on E: Exception do
    Writeln(E.ClassName, ‘: ‘, E.Message);

  9. No, inlining doesn’t protect you from that, try this:

    TMyObject = class function One : Integer; virtual; end;
    function TMyObject.One : Integer; begin Result:=1; end;

    obj : TMyObject;
    WriteLn(IfThen(obj<>nil, obj.One, 0));

  10. In your sample, it only works because the compiler recognizes a field direct access (through the property), thus something with no side-effects, and generates special branching code for the inlining. If there are side-effects or functions calls, all arguments of the IfThen will be evaluated.

  11. THis is a neat, clever and interesting idea, which may have it’s uses. But for a ternary operator specifically I would much prefer to see “case” overloaded as a magic function, perhaps using [] rather than () if it is felt necessary/desirable to formally and visually distinguish it from true functions.

    Case is already a reserved word, so no danger of collision with a user defined functions or variables, and the syntax for the case function would be unambiguous with the syntax for the case statement.

    Equally, the purpose is very similar and could be considered (and implemented as) merely a shorthand for the expanded syntax:

    case selector of
    TRUE : value := SomeExpressionA;
    FALSE : value := SomeExpressionB;
    subject := value;


    subject := case[selector; SomeExpressionA; SomeExpressionB];

    I think when it’s laid out like that, the similarity and the ease of implementation is pretty obvious. not to mention appealing.


  12. I never realized that IfThen isn’t lazy in Delphi.

    Anyway, you can create lazy ifthen easily for input functions without parameters using function pointers:

    TProcPtr = function():string of object;

    function IfThen(const ACondition: Boolean; const AStatement, BStatement: TProcPtr):String;overload;

    function IfThen(const ACondition: Boolean; const AStatement, BStatement: TProcPtr):String;
    if ACondition then
    Result := AStatement;
    Result := BStatement;

    Not the perefect solution, but it may be useful in some cases.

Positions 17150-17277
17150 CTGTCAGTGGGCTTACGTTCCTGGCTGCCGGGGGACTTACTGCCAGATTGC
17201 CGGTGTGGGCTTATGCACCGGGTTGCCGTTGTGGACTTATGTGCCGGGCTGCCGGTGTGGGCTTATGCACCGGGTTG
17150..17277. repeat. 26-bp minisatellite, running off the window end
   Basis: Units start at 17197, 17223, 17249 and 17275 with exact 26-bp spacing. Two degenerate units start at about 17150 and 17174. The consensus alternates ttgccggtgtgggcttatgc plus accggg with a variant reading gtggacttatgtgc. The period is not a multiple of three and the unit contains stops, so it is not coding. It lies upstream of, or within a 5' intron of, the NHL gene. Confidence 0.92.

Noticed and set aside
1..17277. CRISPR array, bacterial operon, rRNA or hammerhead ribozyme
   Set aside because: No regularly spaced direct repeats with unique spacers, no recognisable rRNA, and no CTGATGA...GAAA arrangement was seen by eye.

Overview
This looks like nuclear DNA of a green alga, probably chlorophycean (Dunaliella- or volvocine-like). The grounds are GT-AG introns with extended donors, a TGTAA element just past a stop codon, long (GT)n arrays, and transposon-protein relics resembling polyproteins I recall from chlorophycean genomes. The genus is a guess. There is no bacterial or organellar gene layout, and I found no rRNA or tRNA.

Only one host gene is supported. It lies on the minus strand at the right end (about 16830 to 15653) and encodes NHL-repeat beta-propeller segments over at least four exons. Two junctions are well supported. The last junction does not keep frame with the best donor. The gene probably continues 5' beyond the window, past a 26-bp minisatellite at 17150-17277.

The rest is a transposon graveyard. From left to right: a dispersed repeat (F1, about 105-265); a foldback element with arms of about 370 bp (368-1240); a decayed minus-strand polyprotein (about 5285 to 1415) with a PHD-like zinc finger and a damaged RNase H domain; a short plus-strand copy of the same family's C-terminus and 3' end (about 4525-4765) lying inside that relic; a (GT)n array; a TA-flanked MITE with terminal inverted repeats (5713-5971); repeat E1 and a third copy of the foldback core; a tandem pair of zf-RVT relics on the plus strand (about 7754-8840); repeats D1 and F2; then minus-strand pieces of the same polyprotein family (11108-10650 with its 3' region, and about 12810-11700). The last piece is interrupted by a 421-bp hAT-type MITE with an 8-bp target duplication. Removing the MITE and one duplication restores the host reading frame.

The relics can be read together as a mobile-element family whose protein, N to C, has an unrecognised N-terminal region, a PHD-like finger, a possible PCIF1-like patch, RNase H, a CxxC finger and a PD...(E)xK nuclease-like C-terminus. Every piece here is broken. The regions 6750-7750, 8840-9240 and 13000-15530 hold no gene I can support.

13. @mart
    That however makes the call site for IfThen use far more complex code (execution and readability-wise) than using a regular if-then-else.
    The whole point of the ternary operator is IMHO to make thing simpler than a regular if-then-else.

  14. How exactly does it make calling more complicated? You still call it:
    IfThen(true, FunctionA, FunctionB). You can also add aditional overloaded versions, that use lazy evaluation only if it’s possible:
    function IfThen(const ACondition: Boolean; const AStatement: TProcPtr; BStatement: String):String;overload;
    function IfThen(const ACondition: Boolean; const AStatement: String; BStatement: TProcPtr):String;overload;

    Only downside I see, is that just looking IfThen call doesn’t give you any hint if lazy evaluation is used. So it probably makes sense to create functions with another name like Iif (both sides lazy), IifL (left side lazy), IifR(right side lazy). So you could write:
    IifL( Assigned(myObject); myObject.VirtualGetMethod; zero );

    By the way I don’t say it can replace “compiler magic”, I would really like to see real “ternary operator” and better “case” in Delphi. I actually think that these kind of little things are more important than making new shiny features.

  15. @mart
    I mean complicated because of the FunctionA and FunctionB, which with anonymous methods means at least a “function : Type begin … end”, once you format that, the resulting code is larger and more complex than what a regular if-the-else would have required.
    Or maybe I didn’t understand what you meant?

  16. I agree about anonymous methods. My version is usable only in some cases (if the input functions are regular functions without parameters).